Interview: George Anson, 'Spring Eddy'


George Anson

Eddy, a small-time Chicago crook on the run, learns to take a leap of faith through his interactions with the people he meets in the fictional town of Wynot, Texas in Austin-based filmmaker George Anson's feature film debut, Spring Eddy.

The nontraditional romantic comedy made its world premiere last month at the Austin Film Festival, where Anson, Texas State University alumnus, previously served as its first film program director. Anson filmed on location in Lockhart, Copeland, Manor, Bastrop, Austin, Johnson City and Warhot, Texas for 19 days, with the help of Texas State students. Read J.C.'s review from the film's debut at AFF.

As a Texas State student in the early 1980s, Anson pledged Pi Kappa Alpha (and, yes, he lived in the allegedly haunted former fraternity house) before transferring to the University of North Texas, where he majored in radio-television-film. After graduating from UNT, Anson moved to Austin in 1994 from Sherman, Texas, where he worked for a small television station, to work as a sales representative for a printing company.

Anson, who consideres Bill Wittliff to be a mentor, took his own leap of faith in attending the University of Southern California to pursue filmmaking, and again in his pursuit of seeing Spring Eddy on the big screen. "Spring Eddy is something I knew in my heart I could make and I've never stopped," Anson said. I talked with him recently about the process of bringing Spring Eddy from the page to the screens at AFF.

Slackerwood: How did the casting process work?

George Anson: I have a really good friend who was a performer at Esther's Follies. She was amazing at rounding up really talented people around Austin and they would just kind of audition. I'd seen Gabriel Luna in Dance with the One, a production done by UT. [AFF Executive Director Barbara Morgan] said I'd really ought to take a look at Gabe. We met for coffee and talked about it; he'd read the script and really liked the character. I knew he was a talented guy. I felt very fortunate he came on. He's really an amazing actor, I can't say enough about him.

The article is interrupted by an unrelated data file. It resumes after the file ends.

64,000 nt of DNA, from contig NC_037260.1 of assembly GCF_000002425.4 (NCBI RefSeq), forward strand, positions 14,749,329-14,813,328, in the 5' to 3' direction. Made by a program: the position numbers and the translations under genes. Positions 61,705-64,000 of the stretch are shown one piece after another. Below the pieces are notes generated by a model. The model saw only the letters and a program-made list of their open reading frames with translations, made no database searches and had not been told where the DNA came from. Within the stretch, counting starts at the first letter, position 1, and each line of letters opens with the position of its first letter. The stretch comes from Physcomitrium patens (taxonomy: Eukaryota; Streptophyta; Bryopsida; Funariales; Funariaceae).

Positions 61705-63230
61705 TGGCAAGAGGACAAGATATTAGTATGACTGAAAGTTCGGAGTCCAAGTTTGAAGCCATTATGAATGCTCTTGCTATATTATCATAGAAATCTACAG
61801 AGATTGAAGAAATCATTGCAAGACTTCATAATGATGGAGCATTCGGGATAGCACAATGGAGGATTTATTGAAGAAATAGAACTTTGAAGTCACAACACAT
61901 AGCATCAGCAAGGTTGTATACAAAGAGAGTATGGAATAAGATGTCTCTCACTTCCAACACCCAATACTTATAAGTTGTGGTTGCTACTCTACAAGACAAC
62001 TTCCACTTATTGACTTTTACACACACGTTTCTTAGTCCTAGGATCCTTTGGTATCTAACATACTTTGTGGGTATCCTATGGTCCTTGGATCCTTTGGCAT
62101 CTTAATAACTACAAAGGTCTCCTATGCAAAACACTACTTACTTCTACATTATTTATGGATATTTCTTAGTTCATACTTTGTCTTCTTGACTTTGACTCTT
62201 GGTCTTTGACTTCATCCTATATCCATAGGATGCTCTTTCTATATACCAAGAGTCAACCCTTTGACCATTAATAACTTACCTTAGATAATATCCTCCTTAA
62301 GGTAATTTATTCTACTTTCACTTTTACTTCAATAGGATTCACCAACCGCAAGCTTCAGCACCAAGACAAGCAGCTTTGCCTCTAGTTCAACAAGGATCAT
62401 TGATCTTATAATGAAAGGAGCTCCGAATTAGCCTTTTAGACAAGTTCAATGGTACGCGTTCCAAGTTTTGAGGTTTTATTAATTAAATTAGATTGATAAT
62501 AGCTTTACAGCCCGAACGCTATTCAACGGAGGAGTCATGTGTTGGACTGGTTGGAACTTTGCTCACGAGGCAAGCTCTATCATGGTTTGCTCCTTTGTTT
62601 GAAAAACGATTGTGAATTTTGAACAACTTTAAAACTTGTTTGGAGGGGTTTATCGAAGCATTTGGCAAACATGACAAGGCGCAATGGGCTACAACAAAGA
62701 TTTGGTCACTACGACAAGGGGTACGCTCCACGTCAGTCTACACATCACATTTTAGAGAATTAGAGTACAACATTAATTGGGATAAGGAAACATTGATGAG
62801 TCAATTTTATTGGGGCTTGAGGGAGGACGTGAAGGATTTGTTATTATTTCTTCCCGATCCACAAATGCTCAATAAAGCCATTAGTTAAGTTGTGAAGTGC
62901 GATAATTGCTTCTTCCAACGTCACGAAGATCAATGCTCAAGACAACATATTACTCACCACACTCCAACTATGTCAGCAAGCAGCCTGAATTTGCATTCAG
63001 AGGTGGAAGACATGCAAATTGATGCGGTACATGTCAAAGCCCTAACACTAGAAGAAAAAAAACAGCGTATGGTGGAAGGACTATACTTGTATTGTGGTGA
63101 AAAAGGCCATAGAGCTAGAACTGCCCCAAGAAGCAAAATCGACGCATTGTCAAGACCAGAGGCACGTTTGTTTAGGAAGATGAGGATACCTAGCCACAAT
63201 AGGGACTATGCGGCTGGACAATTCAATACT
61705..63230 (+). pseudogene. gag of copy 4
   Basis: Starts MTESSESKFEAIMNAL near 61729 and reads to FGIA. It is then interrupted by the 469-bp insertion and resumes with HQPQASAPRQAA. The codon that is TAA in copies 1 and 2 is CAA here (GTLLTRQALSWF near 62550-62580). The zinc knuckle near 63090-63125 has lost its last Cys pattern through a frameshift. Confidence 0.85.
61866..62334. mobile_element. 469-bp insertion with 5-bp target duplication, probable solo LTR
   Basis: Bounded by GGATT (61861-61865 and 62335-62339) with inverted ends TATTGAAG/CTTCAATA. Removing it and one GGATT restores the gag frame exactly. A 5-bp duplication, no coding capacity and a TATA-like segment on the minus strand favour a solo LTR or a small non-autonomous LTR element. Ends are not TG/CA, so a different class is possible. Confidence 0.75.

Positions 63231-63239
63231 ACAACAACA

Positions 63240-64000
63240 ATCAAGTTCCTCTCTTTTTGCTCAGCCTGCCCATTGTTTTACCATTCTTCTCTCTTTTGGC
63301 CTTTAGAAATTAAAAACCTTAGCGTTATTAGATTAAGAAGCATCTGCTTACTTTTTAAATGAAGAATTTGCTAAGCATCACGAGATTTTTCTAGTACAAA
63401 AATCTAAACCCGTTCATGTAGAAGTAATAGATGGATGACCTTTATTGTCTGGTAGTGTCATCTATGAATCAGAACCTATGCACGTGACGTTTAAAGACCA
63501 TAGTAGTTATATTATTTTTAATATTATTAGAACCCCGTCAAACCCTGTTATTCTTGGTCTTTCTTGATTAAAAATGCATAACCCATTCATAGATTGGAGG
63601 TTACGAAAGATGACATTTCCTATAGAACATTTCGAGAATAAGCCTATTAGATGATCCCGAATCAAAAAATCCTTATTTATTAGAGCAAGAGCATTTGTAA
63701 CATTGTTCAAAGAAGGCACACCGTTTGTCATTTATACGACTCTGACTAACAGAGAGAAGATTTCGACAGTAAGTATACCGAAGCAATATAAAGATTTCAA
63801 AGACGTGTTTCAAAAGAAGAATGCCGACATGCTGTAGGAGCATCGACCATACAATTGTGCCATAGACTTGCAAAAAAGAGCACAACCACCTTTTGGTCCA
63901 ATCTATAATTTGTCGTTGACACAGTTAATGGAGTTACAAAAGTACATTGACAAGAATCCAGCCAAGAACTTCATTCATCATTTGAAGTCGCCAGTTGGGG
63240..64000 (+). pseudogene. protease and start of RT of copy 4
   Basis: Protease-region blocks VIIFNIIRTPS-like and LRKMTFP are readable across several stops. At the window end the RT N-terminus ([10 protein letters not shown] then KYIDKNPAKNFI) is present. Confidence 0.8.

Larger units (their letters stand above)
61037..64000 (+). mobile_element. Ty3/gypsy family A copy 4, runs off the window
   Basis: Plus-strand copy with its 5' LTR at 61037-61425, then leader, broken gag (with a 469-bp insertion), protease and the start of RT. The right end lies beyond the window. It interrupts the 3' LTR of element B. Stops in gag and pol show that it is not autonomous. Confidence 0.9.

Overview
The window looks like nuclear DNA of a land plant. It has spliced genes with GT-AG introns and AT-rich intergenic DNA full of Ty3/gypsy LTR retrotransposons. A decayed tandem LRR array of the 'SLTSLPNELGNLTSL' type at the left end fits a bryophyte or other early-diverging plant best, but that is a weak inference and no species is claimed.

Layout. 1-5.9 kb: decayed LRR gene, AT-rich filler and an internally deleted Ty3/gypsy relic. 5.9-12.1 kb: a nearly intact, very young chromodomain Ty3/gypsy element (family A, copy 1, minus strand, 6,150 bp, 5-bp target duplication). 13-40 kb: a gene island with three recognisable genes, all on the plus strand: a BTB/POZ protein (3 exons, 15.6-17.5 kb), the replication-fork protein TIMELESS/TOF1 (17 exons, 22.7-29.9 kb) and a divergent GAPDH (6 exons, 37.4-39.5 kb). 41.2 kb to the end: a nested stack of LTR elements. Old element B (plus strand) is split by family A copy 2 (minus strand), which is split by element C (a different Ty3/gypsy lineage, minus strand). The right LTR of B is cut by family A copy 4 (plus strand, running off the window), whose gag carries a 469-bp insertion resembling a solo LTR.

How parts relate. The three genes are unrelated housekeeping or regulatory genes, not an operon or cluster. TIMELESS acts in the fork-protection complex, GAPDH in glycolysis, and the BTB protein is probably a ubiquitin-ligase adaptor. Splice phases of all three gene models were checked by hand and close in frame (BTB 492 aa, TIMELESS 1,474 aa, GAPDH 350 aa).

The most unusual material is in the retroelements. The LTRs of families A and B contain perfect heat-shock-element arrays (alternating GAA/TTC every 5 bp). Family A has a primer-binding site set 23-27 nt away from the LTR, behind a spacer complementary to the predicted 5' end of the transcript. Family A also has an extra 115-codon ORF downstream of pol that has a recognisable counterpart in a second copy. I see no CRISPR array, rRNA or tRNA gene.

When did you first begin writing the script?

Anson: I wrote the story many years ago and I wrote it mainly because I knew that if I was ever going to be able to direct anything, I would have to write something that could be done on a very low budget. Two things: one is that I wrote it for a low budget; and the other part was I really had a theme in mind that I really wanted to say in the story and it worked out well. It wasn't until digital came in and the quality of digital shooting really made the difference. If I had tried to do this on film I couldn't have done it. It would have been impossible.

What was it like being on the other side of the Austin Film Festival?

Anson: It was weird. Leading up to that there was so many little things to do; People would come up and say to me, "Wow, your film's gonna show tonight, how do you feel?" Honestly, I haven't thought about it because I was always thinking of other things to do, like is my sound complete? Is my color correction complete? There's so many details. And I was also doing some thing for the festival, like I moderated some panels and things like that.

My film showed on Sunday at 7:30 (pm), so it really wasn't until probably around 3:00 that I realized I had a film to show that night. Having done film programming for the festival, it helped in knowing (that) length of a film matters. My film had to be accepted. They had to view it, they had to judge it. I guess watching all those films in a year-and-a-half subconsciously or consciously helped.

JGP: What kind of response did Spring Eddy receive at Austin Film Festival?

Anson: Almost 200 (people) for the first screening. The second night, I thought absolutely, no way, if I get 50 I'll be happy. I was going up against the Presidential debate, Monday Night Football, baseball playoffs and a major film at the festival, which was Flight with Denzel Washington. I think 150 people showed up. These were just normal everyday people. I couldn't have been happier. It was great to see people laugh where they were supposed to laugh and clap and enjoy themselves.

JGP: What's next for Spring Eddy?

Anson: The obvious next step is the festival circuit. I've got my fingers crossed that I can get into some other festivals and promote it that way.